4. A kind of PCM panel is applied as wall application in a naturally ventilated office building. Full-scale field indoor thermal environment test is conducted in a typical week of hot season. The thermal performance of the wall with PCM panel is superior to the wall without the PCM panel. The heat storage capacity of the wall can be improved by 40%, and the indoor air peak temperature can be reduced by 1.1°C in the test period of hot season.

Acknowledgments

This work was supported by “the 13th Five-Year” National Science and Technology Major Project of China (No. 2018YFC0704500), Natural Science Foundation of China (No. 51838011 and No. 51808429), Shaanxi Province Key Research and Development Plan (No. 2017ZDXM-SF-076), China Postdoctoral Science Foundation (No. 2018 T111026), and Natural Science Foundation of Shaanxi Province (No. 2017JQ5005).

Conflict of interest

We declare that there is no conflict of interest exits in the chapter, as well as the chapter is approved by all authors for publication.

Nomenclature

AALL

Area of the wallboard, m2

APCM

Area of PCM, m2

c

Specific heat capacity of materials, kJ·kg–1·ºC–1

cp

Equivalent specific heat capacity, kJ·kg–1·ºC–1

D

Thermal inertia of wall material layer, dimensionless

d

Thickness of wall materials, m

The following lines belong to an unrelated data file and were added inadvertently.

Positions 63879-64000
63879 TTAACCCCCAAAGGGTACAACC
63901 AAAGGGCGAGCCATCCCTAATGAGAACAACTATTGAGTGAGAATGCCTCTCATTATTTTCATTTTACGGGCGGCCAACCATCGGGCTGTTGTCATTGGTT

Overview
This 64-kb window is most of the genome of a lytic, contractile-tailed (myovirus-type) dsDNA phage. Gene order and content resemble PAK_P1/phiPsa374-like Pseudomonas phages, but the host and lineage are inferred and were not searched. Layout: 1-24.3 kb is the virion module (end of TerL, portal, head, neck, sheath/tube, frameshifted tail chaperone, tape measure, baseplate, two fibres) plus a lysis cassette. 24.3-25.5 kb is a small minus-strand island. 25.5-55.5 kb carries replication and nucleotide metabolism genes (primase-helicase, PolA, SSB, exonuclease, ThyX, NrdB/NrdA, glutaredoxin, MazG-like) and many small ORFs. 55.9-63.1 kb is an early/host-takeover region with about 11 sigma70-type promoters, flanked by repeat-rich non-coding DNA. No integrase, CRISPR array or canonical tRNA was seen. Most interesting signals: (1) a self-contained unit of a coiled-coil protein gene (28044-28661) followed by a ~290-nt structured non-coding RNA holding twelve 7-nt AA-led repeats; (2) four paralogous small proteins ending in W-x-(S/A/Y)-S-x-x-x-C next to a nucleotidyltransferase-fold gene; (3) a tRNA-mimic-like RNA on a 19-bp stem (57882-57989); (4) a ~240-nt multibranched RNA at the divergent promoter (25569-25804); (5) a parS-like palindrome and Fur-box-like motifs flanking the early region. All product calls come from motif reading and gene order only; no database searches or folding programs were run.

ITD

Intensity of thermal discomfort, °C·h

PCT

Phase change temperature, °C

qex,sur

Heat flux of exterior surface, W·m−2

qin,sur

Heat flux of interior surface, W·m−2

R

Thermal resistance of wall material layer, m2·°C·W−1

rA

Ratio of PCM part area to wallboard area, dimensionless

ratio

Phase change ratio of PCMs during phase change process, %

S

Coefficient of heat accumulation of wall materials, W·m−2·°C−1

Tave

Average value of typical outdoor air dry-bulb temperature, °C

Tex.air

Exterior air temperature, °C

Tex.sur

Temperature of the exterior surface, °C

Tin,air

Interior air temperature, °C

Tin.sur

Temperature of the interior surface, °C

Tlim

Upper threshold of 80% acceptability limit of Adaptive Comfort Model in Standard ASHRAE-55, °C

Tmax

Maximum value of typical outdoor air dry-bulb temperature, °C

Tmin

Minimum value of typical outdoor air dry-bulb temperature, °C

Top

Operative temperature, °C

Tout

Typical outdoor air dry-bulb temperature, °C

Trm

Mean monthly outdoor air dry-bulb temperature, °C

vif

Damping factor between indoor air and interior surface temperature of building envelope, dimensionless

v0

Damping factor of outdoor air temperature to wall interior surface temperature, dimensionless

Yef

Coefficient of heat accumulation of wall outer surface, W·m−2·°C−1

Yif

Coefficient of heat accumulation of wall inner surface, W·m−2·°C−1

Yn,e

Coefficient of heat accumulation of the outer surface of material layer, W·m−2·°C−1

Z

Period of temperature fluctuation, h

Greek lettersαe

Exterior surface coefficient of heat transfer, W·m−2·°C−1

αi

Interior surface coefficient of heat transfer, W·m−2·°C−1

ΔH

Latent heat of the PCM, kJ·kg−1

Δh

Latent heat of phase change process, kJ·kg−1

ΔT

Diurnal temperature difference, °C

ΔTR

Temperature range during the complete phase change process, °C

ΔT+

Difference between operative temperature and comfort temperature, °C

λ

Thermal conductivity of materials, W·m−1·°C−1

λp

Thermal conductivity of PCMs, W·m−1·°C−1

ξif

Delay time between the highest indoor temperature and the inner surface temperature of wall, h

ξ0